It begins when the following events take place: 1. When a person realizes that he is sinful, lost, blind and naked before God. When he acknowledges that he cannot save himself by good character or good works. When by a definite decision of faith, he acknowledges Jesus Christ as his only Lord and Savior. This is how a person becomes a Christian.

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It begins when the following events take place: 1. When a person realizes that he is sinful, lost, blind and naked before God. When he acknowledges that he cannot save himself by good character or good works. When by a definite decision of faith, he acknowledges Jesus Christ as his only Lord and Savior. This is how a person becomes a Christian. It is important to emphasize this at the outset. Too many people think that you become a Christian by living a Christian life. NOT at all!

You must first become a Christian before you can live the Christian life. The life of discipleship outlined in the following pages is a supernatural life. We do not have the power in ourselves to live it. We need divine power. Only when we are born again do we receive the strength to live as Jesus taught. Have I become a child of God by faith in the Lord Jesus? Then determine to obey Him in all that He has commanded, whatever the cost may be. The Savior is not looking for men and women who will give their spare evenings to Him — or their weekends — or their years of retirement.

Rather He seeks those who will give Him first place in their lives. Evan Hopkins. Nothing less than unconditional surrender could ever be a fitting response to His sacrifice at Calvary. Love so amazing, so divine, could never be satisfied with less than our souls, our lives, our all.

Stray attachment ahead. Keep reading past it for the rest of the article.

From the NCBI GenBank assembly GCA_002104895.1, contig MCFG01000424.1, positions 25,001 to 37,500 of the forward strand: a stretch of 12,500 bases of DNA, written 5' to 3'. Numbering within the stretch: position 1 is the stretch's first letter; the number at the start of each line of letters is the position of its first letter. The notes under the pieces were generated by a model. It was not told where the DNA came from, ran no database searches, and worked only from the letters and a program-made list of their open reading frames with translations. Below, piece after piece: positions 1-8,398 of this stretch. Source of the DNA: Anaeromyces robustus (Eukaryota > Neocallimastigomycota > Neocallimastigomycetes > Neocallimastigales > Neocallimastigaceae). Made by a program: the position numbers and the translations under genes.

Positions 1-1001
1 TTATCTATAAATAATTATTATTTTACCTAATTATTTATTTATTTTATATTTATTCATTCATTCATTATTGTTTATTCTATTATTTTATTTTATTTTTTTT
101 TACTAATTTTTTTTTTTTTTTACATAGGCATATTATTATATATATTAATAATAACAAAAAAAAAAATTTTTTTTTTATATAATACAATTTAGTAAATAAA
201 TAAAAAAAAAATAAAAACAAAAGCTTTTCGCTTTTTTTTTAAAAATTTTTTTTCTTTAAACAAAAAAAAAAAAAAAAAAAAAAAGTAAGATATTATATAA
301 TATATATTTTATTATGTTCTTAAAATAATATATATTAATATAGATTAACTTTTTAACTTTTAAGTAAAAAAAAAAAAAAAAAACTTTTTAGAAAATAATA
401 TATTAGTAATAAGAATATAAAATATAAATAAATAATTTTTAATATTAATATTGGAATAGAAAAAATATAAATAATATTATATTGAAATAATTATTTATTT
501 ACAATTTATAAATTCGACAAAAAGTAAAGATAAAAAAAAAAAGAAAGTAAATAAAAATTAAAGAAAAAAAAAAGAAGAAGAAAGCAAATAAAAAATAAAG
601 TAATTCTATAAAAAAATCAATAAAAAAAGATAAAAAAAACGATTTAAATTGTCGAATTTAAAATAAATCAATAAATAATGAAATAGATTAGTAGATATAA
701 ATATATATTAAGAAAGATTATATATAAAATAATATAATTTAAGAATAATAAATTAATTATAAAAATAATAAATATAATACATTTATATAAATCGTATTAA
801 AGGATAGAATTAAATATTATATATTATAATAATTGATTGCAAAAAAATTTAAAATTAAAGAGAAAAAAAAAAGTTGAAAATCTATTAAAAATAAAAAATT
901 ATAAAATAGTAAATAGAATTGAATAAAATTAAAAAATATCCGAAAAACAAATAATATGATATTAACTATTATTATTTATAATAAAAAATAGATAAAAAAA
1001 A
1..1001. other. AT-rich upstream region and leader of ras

The Lord Jesus made stringent demands on those who would be His disciples — demands that are all but overlooked in this day of luxury living. Too often we look upon Christianity as an escape from hell and a guarantee of heaven. Beyond that, we feel that we have every right to enjoy the best that this life has to offer. We know that there are those strong verses on discipleship in the Bible, but we have difficulty reconciling them with our ideas of what Christianity should be.

We can accept the fact that soldiers give their lives for patriotic reasons. We do not think it strange that Communists give their lives for political reasons. And yet the words of the Lord Jesus are clear enough. There is scarcely any room for misunderstanding if we accept them at their face value. Here are the terms of discipleship as laid down by the Savior of the world: 1. A supreme love for Jesus Christ.

This does not mean that we should ever have animosity or ill-will in our hearts toward our relatives, but it does mean that our love to Christ should be so great that all other loves are hatred by comparison. Not until we are willing to lay down our very lives for Him are we in the place where He wants us. A denial of self. Denial of self is not the same as self-denial. The latter means forgoing certain foods, pleasures, or possessions. But denial of self means such complete submission to the lordship of Christ that self has no rights or authority at all.

It means that self abdicates the throne. Moule 3. A deliberate choosing of the cross. The cross is not some physical infirmity or mental anguish; these things are common to all men. The cross is a pathway that is deliberately chosen. The cross symbolizes the shame, persecution and abuse which the world heaped upon the Son of God, and which the world will heap on all who choose to stand against the tide. Any believer can avoid the cross simply by being conformed to the world and its ways.